To date, the company has sent more than 80 staff for bizSAFE training. Their Business Development Manager, Mr Alan Hoo, is the appointed SGSecure Representative who oversees emergency preparedness training and coordinates efforts of the emergency response team.
Safety officers are familiar with escape routes, contact numbers of relevant authorities and also trained to use fire extinguishers effectively. They also have access to the resources in the SGSecure app.
In their day-to-day operation, every vehicle will be assigned to a person who is trained in safety, as part of the plan to protect workers and safeguard company resources. In times of crisis, the trained staff will take the lead in giving instructions on steps to take.
“ bizSAFE gives a structured framework such that we know which safety capabilities to improve, and helps us to rethink a lot of things which we often take for granted. When you have to think through the points for a risk assessment, you realise you have a few more steps you need to put in. ”
– Mr Gideon Lam
As the company handles moves for hundreds of customers, they are privy to a lot of fleet and personal data. To upkeep the trust which their customers place in them, the company works with an external professional vendor to protect their information and systems. Apart from firewalls and login access for confidential data, they also have auto and multiple backups in their servers at multiple locations.
They were one of the first few companies with the foresight to adopt personal data protection and were trained by lawyers and professionals who were familiar with the procedures even before the Personal Data Protection Council (PDPC) implemented the data protection laws.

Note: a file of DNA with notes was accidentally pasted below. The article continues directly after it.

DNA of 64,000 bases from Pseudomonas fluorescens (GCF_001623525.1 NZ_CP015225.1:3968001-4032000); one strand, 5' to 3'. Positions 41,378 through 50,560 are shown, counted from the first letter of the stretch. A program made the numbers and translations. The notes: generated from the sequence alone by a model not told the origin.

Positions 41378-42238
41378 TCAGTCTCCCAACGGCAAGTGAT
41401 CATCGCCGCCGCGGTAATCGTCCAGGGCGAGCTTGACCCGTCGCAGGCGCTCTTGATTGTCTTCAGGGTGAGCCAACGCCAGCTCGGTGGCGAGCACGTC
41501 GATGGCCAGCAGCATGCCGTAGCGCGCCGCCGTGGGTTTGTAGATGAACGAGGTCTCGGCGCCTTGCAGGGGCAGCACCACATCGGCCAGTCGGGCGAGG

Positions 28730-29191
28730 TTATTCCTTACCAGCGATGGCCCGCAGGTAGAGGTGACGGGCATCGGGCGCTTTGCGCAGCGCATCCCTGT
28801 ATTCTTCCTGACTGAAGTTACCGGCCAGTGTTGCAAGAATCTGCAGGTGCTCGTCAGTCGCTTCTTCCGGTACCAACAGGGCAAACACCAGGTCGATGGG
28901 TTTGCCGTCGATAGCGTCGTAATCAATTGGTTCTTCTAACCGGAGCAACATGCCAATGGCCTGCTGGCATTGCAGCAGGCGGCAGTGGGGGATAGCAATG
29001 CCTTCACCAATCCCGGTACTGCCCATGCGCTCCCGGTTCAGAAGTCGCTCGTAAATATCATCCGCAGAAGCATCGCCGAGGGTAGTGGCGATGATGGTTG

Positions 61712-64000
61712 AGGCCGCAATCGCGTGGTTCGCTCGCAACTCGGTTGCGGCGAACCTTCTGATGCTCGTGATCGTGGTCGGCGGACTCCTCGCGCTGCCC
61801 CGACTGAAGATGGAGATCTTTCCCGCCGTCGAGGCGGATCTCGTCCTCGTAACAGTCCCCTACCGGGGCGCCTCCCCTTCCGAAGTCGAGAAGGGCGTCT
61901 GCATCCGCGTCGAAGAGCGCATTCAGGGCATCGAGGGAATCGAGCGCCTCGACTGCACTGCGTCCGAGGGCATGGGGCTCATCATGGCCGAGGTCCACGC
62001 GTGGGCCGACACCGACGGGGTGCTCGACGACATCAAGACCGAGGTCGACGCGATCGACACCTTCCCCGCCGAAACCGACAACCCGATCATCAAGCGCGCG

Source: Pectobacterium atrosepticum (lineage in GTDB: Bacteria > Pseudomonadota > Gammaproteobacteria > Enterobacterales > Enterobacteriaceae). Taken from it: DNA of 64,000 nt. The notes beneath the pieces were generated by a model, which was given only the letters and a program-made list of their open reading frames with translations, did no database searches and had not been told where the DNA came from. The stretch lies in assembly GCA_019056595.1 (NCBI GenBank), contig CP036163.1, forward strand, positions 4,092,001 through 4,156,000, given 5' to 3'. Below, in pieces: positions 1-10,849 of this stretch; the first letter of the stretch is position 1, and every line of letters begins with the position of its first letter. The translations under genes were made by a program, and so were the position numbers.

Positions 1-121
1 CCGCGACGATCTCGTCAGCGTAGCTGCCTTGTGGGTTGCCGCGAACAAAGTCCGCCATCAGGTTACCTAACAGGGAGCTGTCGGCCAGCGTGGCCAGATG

Creating an inclusive workforce and vigilance culture
Having inclusive practices keeps Shalom’s diverse workforce united. The company hires persons with disabilities and their staff age range spans from 17 to 66!
The company emphasises cohesiveness through training together and team building activities such as playing soccer, cycling, bird watching and food trips, among others. Games such as soccer also involve the whole community.
“ We attend classes together – CEO and staff – all are peers. In our jobs we may have different roles, but when it comes to safety and sports, there are no senior or junior positions. ”
– Mr Gideon Lam
Shalom Movers works with many government agencies as well as the public as part of Total Defence efforts. For example, the company worked closely with SPF in a Ground Deployment Exercise for Logistics Week and World Skills Day.
The company participates in 30 outreach programmes a year and that includes educating the public about safe driving and road safety.
To promote cohesiveness of the community, Shalom Movers has collaborated with the People’s Association’s Love on Wheels to distribute food to needy families in the past six years.
Such efforts help to build rapport with the community and is key to developing a stronger support network especially in times of crisis.